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Visual Storytelling in the Age of Inclusion

Photography remains one of the most powerful storytelling elements for marketers. It captures a moment in time and can eloquently express emotions, feelings, and insights without uttering a single word. Today The Marketing Society explored what visual storytelling looks like in today’s age of inclusion at an Uncomfortable Breakfast generously hosted by Getty Images. It was a thought-provoking and personal discussion led by NY Chair, Margaret Molloy.

My key takeaway is that marketers can be #bravetogether by consistently incorporating mindfulness into the visual storytelling process; as brand leaders we should feel empowered to speak up and represent our own points of view (even if it’s the only diverse voice in the room) but also to have empathy and own the responsibility for representing the views of others.

It is no longer enough to make marketing decisions based on what’s important for the business; we need to consider what’s important for society. Advertising images have the power, not only to reflect society, but also to lead: to represent the future of where society is going.

Here are a few additional things I learned:

  • Photography has been democratized.  Tristen Norman, Creative Planning & Insights Lead, Getty Images, pointed out that the number of photos we’ve taken collectively doubled between 2013 and 2017, from 6 billion to 1.2 trillion, largely due to the popularity and accessibility of the phone camera.  As more and more people get to participate, there are more voices at the center. It’s shifting the language. The landscape.
  • Attempts to be inclusive can fall flat due to tokenism. Walter Frye, VP Global Brand Engagement, American Express shared that a recent agency photo shoot for their Small Business Saturday campaign required the visual representation of different looks, feels, and cultures. However, the agency’s recommended imagery had a disturbing pattern that few initially noticed: an Asian nail technician serving a white client; an African American record shop owner helping a white customer, etc.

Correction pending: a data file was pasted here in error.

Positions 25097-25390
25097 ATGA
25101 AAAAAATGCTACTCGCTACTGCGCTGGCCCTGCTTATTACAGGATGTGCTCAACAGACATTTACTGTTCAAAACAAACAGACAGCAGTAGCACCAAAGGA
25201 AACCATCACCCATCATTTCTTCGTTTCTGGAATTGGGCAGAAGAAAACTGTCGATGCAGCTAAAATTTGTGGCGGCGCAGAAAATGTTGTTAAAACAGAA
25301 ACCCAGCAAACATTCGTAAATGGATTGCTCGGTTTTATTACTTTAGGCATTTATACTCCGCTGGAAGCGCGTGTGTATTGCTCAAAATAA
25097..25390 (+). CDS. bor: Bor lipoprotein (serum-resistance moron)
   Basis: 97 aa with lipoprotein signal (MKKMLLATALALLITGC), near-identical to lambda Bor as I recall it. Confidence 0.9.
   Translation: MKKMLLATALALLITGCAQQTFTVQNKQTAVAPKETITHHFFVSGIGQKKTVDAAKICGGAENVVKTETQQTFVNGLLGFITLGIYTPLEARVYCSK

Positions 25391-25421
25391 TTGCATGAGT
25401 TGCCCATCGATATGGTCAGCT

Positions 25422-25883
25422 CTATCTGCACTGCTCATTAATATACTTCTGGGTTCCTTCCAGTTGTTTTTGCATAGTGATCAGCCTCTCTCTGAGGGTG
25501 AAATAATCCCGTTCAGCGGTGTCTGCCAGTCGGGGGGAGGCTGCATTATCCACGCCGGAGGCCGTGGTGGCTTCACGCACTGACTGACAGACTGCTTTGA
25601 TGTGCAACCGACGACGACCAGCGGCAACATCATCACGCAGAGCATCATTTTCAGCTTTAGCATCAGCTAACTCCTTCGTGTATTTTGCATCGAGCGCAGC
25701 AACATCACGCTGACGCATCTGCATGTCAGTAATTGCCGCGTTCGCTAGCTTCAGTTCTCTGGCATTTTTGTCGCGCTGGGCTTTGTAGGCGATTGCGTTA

• Sales increase when customers can identify themselves in the images. When UnTUCKit launched its Every Body is Welcome campaign with in-store imagery focused on a very wide range of body types, sales increased 40%. Lockie Andrews, Chief Digital Officer, pointed out that customers saw themselves in the ads and wanted the shirt from the pic that ‘looks like me’.
  • Don’t forget age when considering D&I. Barbara Shipley, SVP & Chief Brand Officer, AARP, pointed out that there are 114 million Americans over 50--‘that’s not a demographic, that’s a country!’. They contribute $8.3 trillion to the economy and yet marketers tend to think of them as homogenous. They still work. They play. They are tech-savvy. They don’t exclusively hang out with others over 50 so why aren’t we depicting multi-generational groups?
  • Its brave to go against the safe choice in imagery. Pepper Evans, VP Product Strategy & Marketing, Capital One, shared a proud moment when their card campaign featured two women on a date. They weren’t the punchline. Just two people out for dinner (using their Capital One card no less) and the ad normalized different types of diversity. 
  • Mindfulness should be a top desired trait when recruiting new marketers. The recent Gucci advertising debacle reminds us of the potential danger of prioritizing the technical skill set of a web marketer over his/her empathy. The bottom line? Be mindful. Create authentic stories. See the humanity. Have the brave and difficult conversations when you see imagery that just isn’t right.
     

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